Protein of the Year: Tobacco Mosaic Virus

Source:  Protein of the Year: Tobacco Mosaic Virus    Tag:  tobacco mosaic virus replication
The tobacco mosaic virus was in fact the very first to be discovered. An infectious agent far too small to be bacteria was found to be causing disease in the tobacco crop in the late 1800s. It was a lot of research and 30 years later that the composition of the agent was found to be primarily protein, with a bit of RNA. The structure of TMV was soon to follow, revealing the protein coat discussed in Post 1. Though the coat is very useful in protecting the viral RNA from destructive enzymes, it poses a problem once the virus is inside the cell; it must be removed in order to replicate the RNA. This is solved by the different environments inside and outside of the host cell. There are several amino acid clusters in the protein coat that are stable in a calcium-rich environment, like outside of the cell. Once inside the cell, the lower calcium levels cause the amino acids to repel each other. This loosens the first few proteins, releasing the end of the RNA. The host cell's ribosomes are utilized to code the RNA, and as the ribosome moves down the RNA, it displaces the remainder of the protein coat.
Four genes are encoded by the viral RNA; two replicase-associated proteins that help to replicate the rest of the RNA, a movement protein that facilitates the spread of the RNA from cell to cell, and the very same protein coat that protects the RNA.

The virus can infect over 150 plants including tobacco, tomatoes, peppers, and cucumbers, and is transmissible through mere contact. This is particularly problematic because the virus is so stable that it can survive for years in a considerable range of pH and up to 95 degrees Celsius. There is also no efficient chemical treatment available to protect plants from infection.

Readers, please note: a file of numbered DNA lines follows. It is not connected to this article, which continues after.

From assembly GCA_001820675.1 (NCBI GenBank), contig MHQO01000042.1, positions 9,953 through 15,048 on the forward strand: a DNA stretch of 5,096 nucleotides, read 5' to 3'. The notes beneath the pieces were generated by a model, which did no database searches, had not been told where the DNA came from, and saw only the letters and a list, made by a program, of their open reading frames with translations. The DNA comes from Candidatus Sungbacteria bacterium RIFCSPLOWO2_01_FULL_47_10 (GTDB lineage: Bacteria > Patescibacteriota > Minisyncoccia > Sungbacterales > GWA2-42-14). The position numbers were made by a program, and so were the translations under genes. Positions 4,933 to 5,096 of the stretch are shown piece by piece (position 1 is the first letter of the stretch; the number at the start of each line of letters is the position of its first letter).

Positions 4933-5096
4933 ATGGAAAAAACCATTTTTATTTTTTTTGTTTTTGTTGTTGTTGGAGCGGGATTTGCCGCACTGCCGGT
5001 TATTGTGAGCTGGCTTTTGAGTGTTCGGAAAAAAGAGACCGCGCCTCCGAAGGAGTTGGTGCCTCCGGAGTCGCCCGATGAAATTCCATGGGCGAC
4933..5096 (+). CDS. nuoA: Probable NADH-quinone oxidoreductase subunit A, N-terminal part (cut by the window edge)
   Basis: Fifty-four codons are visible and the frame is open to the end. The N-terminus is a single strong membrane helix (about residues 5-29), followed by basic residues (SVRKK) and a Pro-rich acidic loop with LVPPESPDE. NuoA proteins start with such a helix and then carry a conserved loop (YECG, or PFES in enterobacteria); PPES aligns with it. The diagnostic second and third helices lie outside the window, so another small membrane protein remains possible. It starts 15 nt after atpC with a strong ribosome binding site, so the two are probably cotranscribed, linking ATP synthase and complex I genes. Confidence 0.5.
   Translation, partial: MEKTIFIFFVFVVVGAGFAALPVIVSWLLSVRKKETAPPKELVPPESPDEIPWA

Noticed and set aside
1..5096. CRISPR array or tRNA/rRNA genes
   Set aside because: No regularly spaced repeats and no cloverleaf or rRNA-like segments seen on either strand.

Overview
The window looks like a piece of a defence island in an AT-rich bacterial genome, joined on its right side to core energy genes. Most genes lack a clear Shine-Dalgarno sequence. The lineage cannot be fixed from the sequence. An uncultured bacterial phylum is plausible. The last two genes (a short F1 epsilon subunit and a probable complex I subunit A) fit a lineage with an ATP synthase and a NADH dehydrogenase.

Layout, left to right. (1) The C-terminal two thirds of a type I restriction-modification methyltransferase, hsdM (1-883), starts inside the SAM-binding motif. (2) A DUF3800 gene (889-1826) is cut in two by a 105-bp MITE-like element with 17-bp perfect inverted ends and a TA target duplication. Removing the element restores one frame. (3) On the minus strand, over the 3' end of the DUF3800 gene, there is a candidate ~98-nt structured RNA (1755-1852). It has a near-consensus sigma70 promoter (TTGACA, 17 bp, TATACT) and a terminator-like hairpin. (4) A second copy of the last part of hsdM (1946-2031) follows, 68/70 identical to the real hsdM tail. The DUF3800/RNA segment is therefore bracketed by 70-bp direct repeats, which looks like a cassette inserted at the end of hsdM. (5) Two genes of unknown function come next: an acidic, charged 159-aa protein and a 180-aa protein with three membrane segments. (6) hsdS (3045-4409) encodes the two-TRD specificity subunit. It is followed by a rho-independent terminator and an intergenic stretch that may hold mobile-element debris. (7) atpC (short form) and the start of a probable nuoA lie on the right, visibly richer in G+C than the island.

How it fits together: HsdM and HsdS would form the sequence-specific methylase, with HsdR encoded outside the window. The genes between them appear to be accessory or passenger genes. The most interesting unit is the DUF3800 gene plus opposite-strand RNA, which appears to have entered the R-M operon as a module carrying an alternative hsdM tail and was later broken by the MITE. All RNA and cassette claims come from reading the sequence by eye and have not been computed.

Though TMV cannot replicate or cause disease in humans or other animals, its presence does induce TMV-antibody formation. The most common way of contact a person would have to TMV is by smoking or chewing tobacco, since the virus can live in infected leaves for years.
Smokers are statistically less likely to develop Parkinson's disease, and a 2013 study may have shown why that is. A smoker may have been exposed to TMV at some point, inducing the production of TMV-antibodies. Interestingly, this study found that TMV has a similar sequence to a polymorphism of a protein that is associated with Parkinsons; so similar that the TMV-antibodies will recognize this polymorphism and attack it. This is a field in which pursuing TMV could be an enormous breakthrough.

Liu, Ningning, Ying Chen, Bo Peng, Yuan Lin, and Qian Wang. "Single-Molecule Force Spectroscopy Study on the Mechanism of RNA Disassembly in Tobacco Mosaic Virus."  Biophysics Journal  105.12 (2013).  PubMed . Web. 6 Mar. 2015.

Liu, Ruolan, Radhika A. Vaishnav, Andrew M. Roberts, and Robert P. Friedland. "Humans Have Antibodies against a Plant Virus: Evidence from Tobacco Mosaic Virus."  PLoS One  8.4 (2013).  PubMed . Web. 6 Mar. 2015.

Scholthof, . "Tobacco mosaic virus."  American Phytopathological Society . American Phytopathological Society, 2005. Web. 6 Mar. 2015.

Goodsell, David. "Tobacco Mosaic Virus."  Protein Data Bank . RCSB, Jan. 2009. Web. 6 Mar. 2015.